Opposing HB 1556 — End Chapter 313 Abatements and Free Up Future State Revenue

The most important task facing the Legislature each session is drafting the state budget. Due to booming Internet sales, greater-than-expected property values, and federal aid, lawmakers will have enough revenue to maintain the current level of services through 2022-23. But the longterm outlook is less rosy.

A substantial drain on future state resources will be the program of school property tax abatements known as “Chapter 313,” after its section in the Tax Code. This colossal giveaway strains the rest of General Revenue services – higher education, health and human services, and public safety – to make up for foregone local school taxes. The state budget fills in gaps in school taxes created by these special interest deals by maintaining funding for a district’s state formula aid, as if the abated value of the business property did not exist. If the property were instead taxed at its full value, local tax revenue would increase, reducing the need for state aid and allowing scarce resources to be redirected to other uses or to increasing state support for our schools.

These costly and inefficient special treatments are expected to cost the state $1.9 billion in the coming biennium and grow to $2.3 billion in 2024-25. Under current law, the program will expire at the end of 2022. No new abatements can be granted after the expiration, but all agreements signed before expiration will continue for the length of each contract, which can run for 13 years of more.

More than a dozen bills have been filed to extend Chapter 313. This report will focus on the most comprehensive proposal, HB 1556 by Rep. Jim Murphy of Houston.

HB 1556 doubles down on the extravagance of the current program

Companies signing a Chapter 313 agreement with a school district routinely agree to give back a substantial part of their tax savings to the district through a “payment in lieu of taxes” (PILT). In the early years of the program, the standard PILT was 40% of tax savings. In 2009, the Legislature capped PILTs at $100 per student in each year of the agreement. In addition, companies make “revenue protection payments” intended to offset any losses in district revenue due to quirks in school finance formulas.

Companies are expected to make $3 billion in these payments over the course of the current program, counting from 2007 through 2037. One corporate lobby association has estimated that PILTs and revenue protection payments reduce the tax benefit to companies by one-third.

The willingness of companies to make these payments is a strong warning that, according to the 2010 Comptroller’s Texas Economic Development Act Report, “incentives awarded are higher than necessary to attract these projects and represent unnecessary cost to the state.”

In fact, these payments may indicate that companies were attracted to Texas for other reasons and many would have located in the state without any incentive at all.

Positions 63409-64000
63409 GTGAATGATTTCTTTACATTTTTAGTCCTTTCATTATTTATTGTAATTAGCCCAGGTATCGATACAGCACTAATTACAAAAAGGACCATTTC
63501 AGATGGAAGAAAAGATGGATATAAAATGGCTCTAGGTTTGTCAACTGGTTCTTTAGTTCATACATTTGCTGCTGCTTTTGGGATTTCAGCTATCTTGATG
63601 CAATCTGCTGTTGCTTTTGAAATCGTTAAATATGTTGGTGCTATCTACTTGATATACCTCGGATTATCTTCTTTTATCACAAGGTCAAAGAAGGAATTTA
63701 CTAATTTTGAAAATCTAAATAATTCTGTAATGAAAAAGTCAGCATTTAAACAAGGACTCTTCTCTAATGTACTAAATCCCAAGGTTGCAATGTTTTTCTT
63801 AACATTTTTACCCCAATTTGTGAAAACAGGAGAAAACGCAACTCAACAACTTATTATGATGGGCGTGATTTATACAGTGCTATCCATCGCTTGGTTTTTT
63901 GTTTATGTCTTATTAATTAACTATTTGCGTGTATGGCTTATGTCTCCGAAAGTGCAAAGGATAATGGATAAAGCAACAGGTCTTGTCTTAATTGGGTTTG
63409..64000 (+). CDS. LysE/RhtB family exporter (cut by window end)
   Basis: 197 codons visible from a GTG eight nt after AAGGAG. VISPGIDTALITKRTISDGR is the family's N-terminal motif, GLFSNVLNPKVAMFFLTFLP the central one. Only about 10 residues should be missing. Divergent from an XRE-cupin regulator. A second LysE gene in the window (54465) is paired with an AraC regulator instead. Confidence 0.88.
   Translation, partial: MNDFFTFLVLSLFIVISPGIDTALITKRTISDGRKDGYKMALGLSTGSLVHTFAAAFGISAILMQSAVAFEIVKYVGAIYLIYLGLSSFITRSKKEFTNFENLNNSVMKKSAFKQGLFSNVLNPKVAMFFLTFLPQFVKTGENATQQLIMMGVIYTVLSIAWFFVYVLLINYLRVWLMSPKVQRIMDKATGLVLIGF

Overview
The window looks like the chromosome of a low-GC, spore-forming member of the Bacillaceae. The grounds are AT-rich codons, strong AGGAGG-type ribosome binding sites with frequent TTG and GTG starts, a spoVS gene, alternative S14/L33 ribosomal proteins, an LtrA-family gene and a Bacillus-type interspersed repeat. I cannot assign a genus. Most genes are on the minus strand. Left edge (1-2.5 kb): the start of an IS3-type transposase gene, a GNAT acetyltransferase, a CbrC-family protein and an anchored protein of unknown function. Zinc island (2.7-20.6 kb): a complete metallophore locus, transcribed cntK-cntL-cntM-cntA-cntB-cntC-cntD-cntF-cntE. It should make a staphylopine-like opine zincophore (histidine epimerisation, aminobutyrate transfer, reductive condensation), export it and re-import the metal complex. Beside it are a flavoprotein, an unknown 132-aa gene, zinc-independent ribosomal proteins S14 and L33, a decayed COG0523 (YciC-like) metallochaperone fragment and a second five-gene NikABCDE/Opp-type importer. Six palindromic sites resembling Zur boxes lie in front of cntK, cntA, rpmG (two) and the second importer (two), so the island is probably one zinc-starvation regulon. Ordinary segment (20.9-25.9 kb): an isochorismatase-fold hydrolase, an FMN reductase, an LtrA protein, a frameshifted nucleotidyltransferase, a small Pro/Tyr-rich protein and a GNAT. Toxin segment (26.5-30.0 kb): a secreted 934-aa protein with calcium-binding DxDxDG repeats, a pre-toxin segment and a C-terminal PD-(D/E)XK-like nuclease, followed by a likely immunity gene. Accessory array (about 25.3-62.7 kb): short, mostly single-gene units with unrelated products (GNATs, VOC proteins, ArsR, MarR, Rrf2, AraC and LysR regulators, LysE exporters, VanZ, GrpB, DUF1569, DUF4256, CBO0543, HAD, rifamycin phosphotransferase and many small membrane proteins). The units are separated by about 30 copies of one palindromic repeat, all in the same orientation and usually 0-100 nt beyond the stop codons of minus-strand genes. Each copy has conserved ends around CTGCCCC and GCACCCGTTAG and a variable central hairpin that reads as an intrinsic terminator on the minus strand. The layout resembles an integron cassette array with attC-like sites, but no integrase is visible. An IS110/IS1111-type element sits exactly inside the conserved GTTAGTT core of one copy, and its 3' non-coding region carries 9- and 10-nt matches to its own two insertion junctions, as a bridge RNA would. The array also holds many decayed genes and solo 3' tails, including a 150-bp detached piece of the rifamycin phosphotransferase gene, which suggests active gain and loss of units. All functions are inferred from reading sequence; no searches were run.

HB 1556 would eliminate these supplemental payments. But instead of offsetting this windfall to companies by reducing the size of the tax benefit, the bill would simultaneously make the tax break even more lucrative.

Under current law, a company can qualify for a “limitation on appraised value” by making an investment of between $1 million and $100 million, depending on the amount of taxable value in the school district. The company then pays school M&O (maintenance and operations) taxes only on the amount needed to qualify, regardless of the actual value above that amount, for ten years. After the limitation period, companies pay on whatever value remains. (Companies pay debt service taxes on the full appraised value at all times.)

HB 1556 would change the investment needed to qualify for a tax break to just $10 million – in districts with below-average wealth per student – or $50 million – in above-average wealth districts. This change will allow many more companies, which would not be eligible under current law, to now receive a hefty tax break. More importantly, projects would receive a 100% abatement. In other words, once a company passes the required minimum investment threshold, they are exempt from most school taxes on the entire value of the project. (Companies would pay only “golden pennies” and debt service taxes.)

HB 1556 would further expand the type of project that could qualify for this total exemption from most school taxes, exploding the potential cost to the state. Current law grants special treatment only for investments in new property. But the bill would allow renovations, expansions or other improvements in existing buildings to be included in an abatement – a much larger number of projects. Again, since these are expenditures on existing projects, they would very likely take place in Texas without a Chapter 313 tax break.

The bottom line is a two-tier property tax system, in which large manufacturing properties receive long-term exemptions, while smaller businesses and homeowners pick up the difference.